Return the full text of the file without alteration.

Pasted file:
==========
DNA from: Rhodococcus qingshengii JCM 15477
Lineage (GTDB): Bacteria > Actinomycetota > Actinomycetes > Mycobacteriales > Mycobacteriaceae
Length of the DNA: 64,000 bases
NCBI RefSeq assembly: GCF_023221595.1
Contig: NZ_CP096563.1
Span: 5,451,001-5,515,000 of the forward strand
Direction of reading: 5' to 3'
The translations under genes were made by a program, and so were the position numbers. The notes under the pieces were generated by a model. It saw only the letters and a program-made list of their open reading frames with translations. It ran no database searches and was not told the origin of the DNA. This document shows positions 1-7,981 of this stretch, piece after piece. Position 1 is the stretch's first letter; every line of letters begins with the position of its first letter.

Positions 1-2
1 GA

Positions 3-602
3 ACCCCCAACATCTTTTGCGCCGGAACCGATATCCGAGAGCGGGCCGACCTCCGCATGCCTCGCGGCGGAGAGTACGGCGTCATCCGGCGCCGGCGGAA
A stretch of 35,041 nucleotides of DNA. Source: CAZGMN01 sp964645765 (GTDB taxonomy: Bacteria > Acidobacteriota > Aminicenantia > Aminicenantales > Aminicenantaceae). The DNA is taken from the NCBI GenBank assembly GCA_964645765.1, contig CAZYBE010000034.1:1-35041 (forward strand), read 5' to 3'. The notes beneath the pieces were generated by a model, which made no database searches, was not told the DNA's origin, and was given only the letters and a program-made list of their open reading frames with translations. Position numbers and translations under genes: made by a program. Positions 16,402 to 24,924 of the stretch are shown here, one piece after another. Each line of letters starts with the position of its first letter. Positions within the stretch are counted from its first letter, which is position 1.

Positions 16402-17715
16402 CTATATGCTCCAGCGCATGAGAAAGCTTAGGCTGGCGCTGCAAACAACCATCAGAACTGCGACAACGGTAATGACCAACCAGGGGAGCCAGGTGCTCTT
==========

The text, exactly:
DNA from: Rhodococcus qingshengii JCM 15477
Lineage (GTDB): Bacteria > Actinomycetota > Actinomycetes > Mycobacteriales > Mycobacteriaceae
Length of the DNA: 64,000 bases
NCBI RefSeq assembly: GCF_023221595.1
Contig: NZ_CP096563.1
Span: 5,451,001-5,515,000 of the forward strand
Direction of reading: 5' to 3'
The translations under genes were made by a program, and so were the position numbers. The notes under the pieces were generated by a model. It saw only the letters and a program-made list of their open reading frames with translations. It ran no database searches and was not told the origin of the DNA. This document shows positions 1-7,981 of this stretch, piece after piece. Position 1 is the stretch's first letter; every line of letters begins with the position of its first letter.

Positions 1-2
1 GA

Positions 3-602
3 ACCCCCAACATCTTTTGCGCCGGAACCGATATCCGAGAGCGGGCCGACCTCCGCATGCCTCGCGGCGGAGAGTACGGCGTCATCCGGCGCCGGCGGAA
A stretch of 35,041 nucleotides of DNA. Source: CAZGMN01 sp964645765 (GTDB taxonomy: Bacteria > Acidobacteriota > Aminicenantia > Aminicenantales > Aminicenantaceae). The DNA is taken from the NCBI GenBank assembly GCA_964645765.1, contig CAZYBE010000034.1:1-35041 (forward strand), read 5' to 3'. The notes beneath the pieces were generated by a model, which made no database searches, was not told the DNA's origin, and was given only the letters and a program-made list of their open reading frames with translations. Position numbers and translations under genes: made by a program. Positions 16,402 to 24,924 of the stretch are shown here, one piece after another. Each line of letters starts with the position of its first letter. Positions within the stretch are counted from its first letter, which is position 1.

Positions 16402-17715
16402 CTATATGCTCCAGCGCATGAGAAAGCTTAGGCTGGCGCTGCAAACAACCATCAGAACTGCGACAACGGTAATGACCAACCAGGGGAGCCAGGTGCTCTT